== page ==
5 Habits Working Parents Should Ditch to be More Productive

My latest column for the The Muse has been picked up by Inc. Check it out here:

5 Habits Working Parents Should Ditch to be More Productive

3 Simple Things You Can Do To Improve Work-Life Balance In The U.S.

I’m thrilled that my most recent column for The Daily Muse is now featured on Forbes Woman and has been generating an insightful social conversation on Twitter.

You can read the entire post here:

3 Simple Things You Can Do To Improve Work-Life Balance In The U.S.

How Feminist Mothers Can Raise Feminist Sons

Elliot Rodger’s shooting spree in Isla Vista sparked a national conversation about the pervasiveness of misogyny in American culture via the #YesAllWomen hashtag. And although it’s clear that Rodger suffered from mental illnesses and was facilitated by easy access to guns, the guiding principles of his “manifesto” and the worldview that led him to target and kill young women are terrifyingly mainstream.

Sasha Weiss said it best in the New Yorker: The #YesAllWomen conversation demonstrates that “Rodger’s hate of women grew out of attitudes that are all around us. Perhaps more subtly, it suggests that he was influenced by a predominant cultural ethos that rewards sexual aggression, power, and wealth, and that reinforces traditional alpha masculinity and submissive femininity.”

Like many of the other women and men expressing their outrage through #YesAllWomen, I’ve been ruminating on the persistent belief that sexual aggression is a natural male condition for a long time. During my research for my graduate dissertation, which focused on sex ed in schools, I was flabbergasted at how often the question, “How do I say ‘no’ without hurting his feelings?” appeared in sex ed books and teen magazines alike. In college, I was perplexed at the number of programs designed to teach women how to defend themselves, walk in groups, and avoid date rape, and the lack of programs designed to teach young men to simply not sexually assault people. And as my career has developed, I continue to see how men who demonstrate aggression and volatility in the workplace are called passionate leaders, while women who do the same are called hysterical control-freaks.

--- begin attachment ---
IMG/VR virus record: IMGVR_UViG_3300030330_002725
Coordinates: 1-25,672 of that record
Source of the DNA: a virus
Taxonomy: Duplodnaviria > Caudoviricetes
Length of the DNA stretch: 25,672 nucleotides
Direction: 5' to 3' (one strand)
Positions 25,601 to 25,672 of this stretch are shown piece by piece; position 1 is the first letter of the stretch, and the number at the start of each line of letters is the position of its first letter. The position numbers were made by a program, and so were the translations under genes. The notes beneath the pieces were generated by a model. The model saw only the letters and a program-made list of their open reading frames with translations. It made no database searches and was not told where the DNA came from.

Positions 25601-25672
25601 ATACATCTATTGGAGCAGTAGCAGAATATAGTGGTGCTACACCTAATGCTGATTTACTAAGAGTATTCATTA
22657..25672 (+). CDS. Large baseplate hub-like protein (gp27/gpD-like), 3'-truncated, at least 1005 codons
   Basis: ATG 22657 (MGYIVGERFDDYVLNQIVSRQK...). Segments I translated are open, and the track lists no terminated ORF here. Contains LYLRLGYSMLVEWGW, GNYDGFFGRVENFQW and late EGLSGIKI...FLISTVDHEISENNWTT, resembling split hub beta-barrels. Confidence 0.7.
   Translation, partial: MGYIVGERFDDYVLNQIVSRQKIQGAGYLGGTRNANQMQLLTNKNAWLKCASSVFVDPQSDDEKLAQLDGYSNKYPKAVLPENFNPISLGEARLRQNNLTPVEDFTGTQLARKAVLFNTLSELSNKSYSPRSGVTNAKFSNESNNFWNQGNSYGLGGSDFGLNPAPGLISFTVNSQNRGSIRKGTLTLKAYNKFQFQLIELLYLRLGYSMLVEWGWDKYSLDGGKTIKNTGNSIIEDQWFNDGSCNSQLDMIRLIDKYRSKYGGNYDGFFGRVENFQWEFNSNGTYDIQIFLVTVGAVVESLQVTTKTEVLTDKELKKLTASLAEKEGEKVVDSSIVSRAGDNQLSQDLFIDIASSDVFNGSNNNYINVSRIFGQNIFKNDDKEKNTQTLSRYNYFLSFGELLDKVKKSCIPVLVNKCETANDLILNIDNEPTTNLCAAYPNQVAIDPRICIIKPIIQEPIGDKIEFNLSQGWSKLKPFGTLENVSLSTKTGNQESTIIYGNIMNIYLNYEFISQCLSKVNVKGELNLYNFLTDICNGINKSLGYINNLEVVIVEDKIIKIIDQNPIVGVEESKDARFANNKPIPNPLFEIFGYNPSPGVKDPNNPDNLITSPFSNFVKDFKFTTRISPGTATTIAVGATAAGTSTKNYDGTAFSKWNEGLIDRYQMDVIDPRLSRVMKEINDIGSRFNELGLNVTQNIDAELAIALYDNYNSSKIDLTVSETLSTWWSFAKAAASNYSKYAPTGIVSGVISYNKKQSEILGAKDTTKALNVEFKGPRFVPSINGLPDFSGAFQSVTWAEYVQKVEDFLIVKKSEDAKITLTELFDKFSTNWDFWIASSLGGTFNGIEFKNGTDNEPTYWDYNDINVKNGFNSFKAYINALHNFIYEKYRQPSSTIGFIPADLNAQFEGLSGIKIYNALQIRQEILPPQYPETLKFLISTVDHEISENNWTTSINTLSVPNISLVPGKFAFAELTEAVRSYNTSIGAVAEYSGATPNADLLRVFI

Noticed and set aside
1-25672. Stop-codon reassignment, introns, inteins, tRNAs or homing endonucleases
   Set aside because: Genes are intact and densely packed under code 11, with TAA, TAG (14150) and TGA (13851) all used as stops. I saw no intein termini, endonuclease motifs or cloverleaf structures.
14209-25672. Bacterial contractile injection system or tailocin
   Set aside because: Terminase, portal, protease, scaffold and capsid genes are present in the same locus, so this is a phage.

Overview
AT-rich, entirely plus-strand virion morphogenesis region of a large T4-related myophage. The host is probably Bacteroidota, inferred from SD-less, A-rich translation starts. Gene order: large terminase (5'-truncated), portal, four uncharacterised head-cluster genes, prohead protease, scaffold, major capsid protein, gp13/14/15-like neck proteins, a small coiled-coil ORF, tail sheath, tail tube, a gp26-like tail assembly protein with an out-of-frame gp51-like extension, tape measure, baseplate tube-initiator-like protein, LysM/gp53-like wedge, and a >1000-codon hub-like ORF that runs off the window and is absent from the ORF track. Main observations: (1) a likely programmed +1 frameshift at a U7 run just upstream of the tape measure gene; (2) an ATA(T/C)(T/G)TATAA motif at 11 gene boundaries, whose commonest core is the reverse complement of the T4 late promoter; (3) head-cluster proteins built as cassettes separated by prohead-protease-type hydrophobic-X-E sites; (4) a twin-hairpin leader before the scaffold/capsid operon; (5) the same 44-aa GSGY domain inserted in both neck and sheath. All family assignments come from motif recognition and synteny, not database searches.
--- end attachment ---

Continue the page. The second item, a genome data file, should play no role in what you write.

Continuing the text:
But as I read through the insightful #YesAllWomen tweets, I thought not about my own past experiences with sexism, but about my son’s future. I blinked and he was 18 months —I’ll blink again and he’ll be 18. As a feminist and as a mother, how will I raise my son to embrace equality and to rebuff a hyper-masculine culture that celebrates violence and shrugs off misogyny?

So I turned to the experts—hitting the books and soliciting more experienced parents for their advice. Specifically, I wanted to know how parents can set the stage when their sons are very young—establishing a healthy foundation for an open mind that thinks critically about the stereotypes around him. He’s what I learned.

Keep reading.

Paternity Leave – Why We Need it and How to Do it Right

You probably know that paternity leave is becoming much more common, and that it’s been shown to be beneficial for the whole family. But I was recently surprised to learn why it’s so advantageous—and who reaps the rewards.

A few weeks ago, Liza Mundy of New America Foundation and the author of The Richer Sex: How the New Majority of Female Breadwinners is Transforming Our Culture helped push the concept of paternity leave into the ongoing national conversation about “having it all” as working parents with her Atlantic article, “The Daddy Track.”

Mundy points out that fathers who take paternity leave and play an equal role in the difficult first few weeks with a newborn tend to stay more active in the child’s life as he or she grows up, creating a more even distribution of household and baby responsibilities and avoiding the “second shift” paradox (when working mothers do most of the household work, even though they work full-time). Mundy further concludes that the true beneficiaries of paternity leave are women and the businesses and nations that employ them, since paternity leave has been shown to “boost male participation in the household, enhance female participation in the labor force, and promote gender equity in both domains.” In other words, it’s a smart economic strategy for governments, because it shrinks the gender pay gap and helps ensure that women, who, in many countries, are often better educated than men, return to the workforce after having children.

Read more on Forbes Woman.